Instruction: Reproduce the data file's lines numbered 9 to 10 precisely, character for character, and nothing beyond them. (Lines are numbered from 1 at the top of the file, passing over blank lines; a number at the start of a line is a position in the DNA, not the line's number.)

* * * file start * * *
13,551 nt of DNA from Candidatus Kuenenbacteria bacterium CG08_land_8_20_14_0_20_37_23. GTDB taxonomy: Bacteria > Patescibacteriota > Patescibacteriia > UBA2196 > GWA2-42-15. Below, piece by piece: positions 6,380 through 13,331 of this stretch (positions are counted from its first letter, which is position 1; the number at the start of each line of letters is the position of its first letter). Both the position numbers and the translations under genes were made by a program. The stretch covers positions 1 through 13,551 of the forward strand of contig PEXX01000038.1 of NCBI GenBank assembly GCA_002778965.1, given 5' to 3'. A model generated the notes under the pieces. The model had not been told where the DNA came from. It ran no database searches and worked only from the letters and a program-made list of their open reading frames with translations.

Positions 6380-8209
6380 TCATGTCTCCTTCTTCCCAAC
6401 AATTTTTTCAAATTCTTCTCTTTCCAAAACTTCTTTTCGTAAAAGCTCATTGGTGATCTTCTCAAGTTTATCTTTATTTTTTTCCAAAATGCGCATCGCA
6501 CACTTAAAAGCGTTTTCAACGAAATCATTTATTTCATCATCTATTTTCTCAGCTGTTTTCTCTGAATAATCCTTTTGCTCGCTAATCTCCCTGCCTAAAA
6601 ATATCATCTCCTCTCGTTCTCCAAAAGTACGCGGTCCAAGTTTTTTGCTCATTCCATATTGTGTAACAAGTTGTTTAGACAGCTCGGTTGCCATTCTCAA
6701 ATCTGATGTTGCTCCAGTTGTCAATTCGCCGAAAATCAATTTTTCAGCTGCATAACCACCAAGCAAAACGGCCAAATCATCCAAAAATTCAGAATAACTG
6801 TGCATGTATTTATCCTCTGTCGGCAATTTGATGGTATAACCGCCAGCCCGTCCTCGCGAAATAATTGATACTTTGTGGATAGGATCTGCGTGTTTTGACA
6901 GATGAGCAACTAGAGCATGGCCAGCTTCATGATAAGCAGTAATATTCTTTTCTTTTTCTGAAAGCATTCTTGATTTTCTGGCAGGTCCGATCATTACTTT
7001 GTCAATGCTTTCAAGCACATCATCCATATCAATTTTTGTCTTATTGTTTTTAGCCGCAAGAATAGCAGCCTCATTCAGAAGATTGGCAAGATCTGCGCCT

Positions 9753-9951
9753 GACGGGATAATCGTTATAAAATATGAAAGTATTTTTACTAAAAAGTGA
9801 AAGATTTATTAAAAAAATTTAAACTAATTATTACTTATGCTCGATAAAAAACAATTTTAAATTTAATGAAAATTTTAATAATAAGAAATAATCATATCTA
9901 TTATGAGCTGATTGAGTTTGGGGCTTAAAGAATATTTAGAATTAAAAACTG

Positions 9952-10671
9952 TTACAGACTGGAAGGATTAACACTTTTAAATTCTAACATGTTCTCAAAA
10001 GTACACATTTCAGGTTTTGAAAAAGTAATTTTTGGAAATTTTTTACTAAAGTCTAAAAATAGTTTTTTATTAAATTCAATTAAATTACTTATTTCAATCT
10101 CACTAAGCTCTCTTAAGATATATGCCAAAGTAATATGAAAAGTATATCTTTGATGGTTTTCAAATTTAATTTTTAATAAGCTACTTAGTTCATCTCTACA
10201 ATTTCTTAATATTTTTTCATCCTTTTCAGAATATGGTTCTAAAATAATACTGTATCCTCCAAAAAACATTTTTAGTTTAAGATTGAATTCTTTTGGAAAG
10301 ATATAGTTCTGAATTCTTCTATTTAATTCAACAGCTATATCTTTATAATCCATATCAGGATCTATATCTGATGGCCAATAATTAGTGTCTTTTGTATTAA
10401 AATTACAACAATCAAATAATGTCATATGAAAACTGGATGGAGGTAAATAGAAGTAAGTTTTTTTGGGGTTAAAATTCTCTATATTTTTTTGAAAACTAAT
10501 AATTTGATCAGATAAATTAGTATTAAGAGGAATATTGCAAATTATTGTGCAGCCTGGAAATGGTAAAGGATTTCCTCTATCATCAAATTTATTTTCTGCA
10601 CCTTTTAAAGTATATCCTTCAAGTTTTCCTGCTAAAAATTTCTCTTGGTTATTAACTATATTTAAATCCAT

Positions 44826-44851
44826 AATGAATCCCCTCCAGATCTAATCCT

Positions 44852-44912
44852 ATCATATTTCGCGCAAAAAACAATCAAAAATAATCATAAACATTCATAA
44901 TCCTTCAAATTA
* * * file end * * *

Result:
6901 GATGAGCAACTAGAGCATGGCCAGCTTCATGATAAGCAGTAATATTCTTTTCTTTTTCTGAAAGCATTCTTGATTTTCTGGCAGGTCCGATCATTACTTT
7001 GTCAATGCTTTCAAGCACATCATCCATATCAATTTTTGTCTTATTGTTTTTAGCCGCAAGAATAGCAGCCTCATTCAGAAGATTGGCAAGATCTGCGCCT